Desperate and distraught, he returned to the poritz, begging him to return the money. Impervious to his tears and his plaintive pleas, the swindler set his vicious dogs upon the hapless Jew. R’ Leib was compelled to keep the hides and to pay his way home since the heartless brute refused even to cover the cost of his trip home. Arriving at the outskirts of Parnichov, R’ Leib heard a friendly shout. “Levka! Levka!” It was the poritz of Parnichov, who exclaimed, “I’d like to offer you some forested farmland at a steal!” The tears still glistening in his eyes, R’ Leib looked up. He told the wealthy landowner of his troubles, explaining that he was in no position to conclude such a deal.
“Fear not!” he responded. “I trust you! Farm the land, reap the crops, and pay me off over time.” He reached into his pocket and produced his last three coins, committing to pay the requisite sum of 2000 gold pieces in due course. This providential encounter was a turning point for R’ Leib, and his various enterprises soon grew and prospered.
Years later, R’ Leib’s son-in-law Yaakov Engelman, a prominent gvir in his own right, sought his advice regarding the prospective purchase of the entire village of Glogow. R’ Leib encouraged him to pursue the deal.4Due to new legislation, the evil landowner could no longer beat his workers. Disappointed, he gleefully informed them of an even greater “punishment” he would inflict upon them: the sale of his properties to a Jew. At the elaborate dedication ceremony, with the elite of Polish Jewry in attendance, R’ Leib was overcome with emotion. Through tears of joy, he celebrated the remarkable Providence he had experienced.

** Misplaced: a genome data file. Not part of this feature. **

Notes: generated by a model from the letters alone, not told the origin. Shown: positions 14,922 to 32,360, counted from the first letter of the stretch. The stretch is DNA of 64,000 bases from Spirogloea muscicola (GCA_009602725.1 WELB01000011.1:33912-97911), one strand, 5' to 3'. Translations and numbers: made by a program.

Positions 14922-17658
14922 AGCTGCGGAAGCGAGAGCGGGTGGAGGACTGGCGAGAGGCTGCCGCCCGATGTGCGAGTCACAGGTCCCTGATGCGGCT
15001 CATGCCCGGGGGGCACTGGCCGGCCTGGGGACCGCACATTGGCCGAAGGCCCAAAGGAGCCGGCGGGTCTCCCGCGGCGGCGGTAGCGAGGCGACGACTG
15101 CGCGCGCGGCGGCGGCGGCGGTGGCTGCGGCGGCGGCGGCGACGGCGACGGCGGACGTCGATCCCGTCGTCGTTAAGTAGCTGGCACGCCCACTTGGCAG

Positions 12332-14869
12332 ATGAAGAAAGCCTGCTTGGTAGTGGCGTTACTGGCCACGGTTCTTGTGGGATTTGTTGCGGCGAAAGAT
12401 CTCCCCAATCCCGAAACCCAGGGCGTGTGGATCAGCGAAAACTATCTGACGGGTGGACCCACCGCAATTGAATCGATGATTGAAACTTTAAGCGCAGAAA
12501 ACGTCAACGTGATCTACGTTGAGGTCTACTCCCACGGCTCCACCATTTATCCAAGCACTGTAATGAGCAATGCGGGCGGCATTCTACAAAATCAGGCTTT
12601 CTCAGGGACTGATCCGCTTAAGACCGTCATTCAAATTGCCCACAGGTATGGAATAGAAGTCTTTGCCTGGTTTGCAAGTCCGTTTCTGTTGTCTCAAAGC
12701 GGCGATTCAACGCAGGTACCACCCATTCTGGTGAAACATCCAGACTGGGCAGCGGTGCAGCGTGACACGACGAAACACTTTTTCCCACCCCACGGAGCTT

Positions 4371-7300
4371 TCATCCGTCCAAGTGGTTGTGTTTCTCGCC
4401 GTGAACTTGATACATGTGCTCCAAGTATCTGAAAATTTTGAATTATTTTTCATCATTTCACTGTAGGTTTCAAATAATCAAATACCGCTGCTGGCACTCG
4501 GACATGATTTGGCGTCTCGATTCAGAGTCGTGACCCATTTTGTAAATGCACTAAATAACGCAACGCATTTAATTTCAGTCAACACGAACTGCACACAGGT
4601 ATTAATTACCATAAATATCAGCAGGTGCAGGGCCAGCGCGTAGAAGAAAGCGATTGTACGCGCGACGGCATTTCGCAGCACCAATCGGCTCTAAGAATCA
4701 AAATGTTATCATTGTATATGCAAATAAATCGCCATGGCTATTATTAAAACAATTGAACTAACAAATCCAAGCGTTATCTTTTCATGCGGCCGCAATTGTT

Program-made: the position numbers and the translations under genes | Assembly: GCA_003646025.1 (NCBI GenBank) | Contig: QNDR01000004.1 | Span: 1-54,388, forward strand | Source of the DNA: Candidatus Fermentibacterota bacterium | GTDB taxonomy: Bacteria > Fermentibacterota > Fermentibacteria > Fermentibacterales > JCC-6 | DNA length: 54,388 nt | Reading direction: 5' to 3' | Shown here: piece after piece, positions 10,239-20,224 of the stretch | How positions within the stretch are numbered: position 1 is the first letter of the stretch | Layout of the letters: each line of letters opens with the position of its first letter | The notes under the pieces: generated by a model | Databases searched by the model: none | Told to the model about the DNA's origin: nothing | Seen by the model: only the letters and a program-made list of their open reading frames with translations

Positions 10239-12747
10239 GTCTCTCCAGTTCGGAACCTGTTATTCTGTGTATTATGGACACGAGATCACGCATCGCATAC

“It was on this very spot that I was pursued by those ferocious beasts of the poritz of Glogow!” he proclaimed, “and look where I am today!”5Ohel Aharon, p. 271-273.
Known as the Poritz of Belno, R’ Leib was revered and respected by Jew6Even on the wedding day of his “ben zekunim” – his youngest son, R’ Leib was preoccupied with assisting an unfortunate invalid. It was not a perfunctory gesture, R’ Leib helped another with heart and soul. (See Avraham Bressler, Tzror Habosem p. 145-152.) and gentile alike.7His grandson-in-law Senator Asher Mendelson (Agudas Yisroel – Warsaw) attributed his impeccable command of Polish to his time as a newlywed on R’ Leib’s estate and his interactions with his Polish staff. (Nachliel Vol. 4 Adar 5733 p. 44) He was renowned for his innovative philanthropic endeavors. He established a fund to assist religious Jews seeking to avoid army service and he subsidized the “Army Exemption Tax,” a levy exacted on eligible servicemen who chose to defy draft requirements. At his vast estate at Belno, a bucolic village outside Gostynin, R’ Leib hosted 100 guests each Shabbos. Many prominent scholars and chassidic rebbes were among the visitors who frequented his palatial home.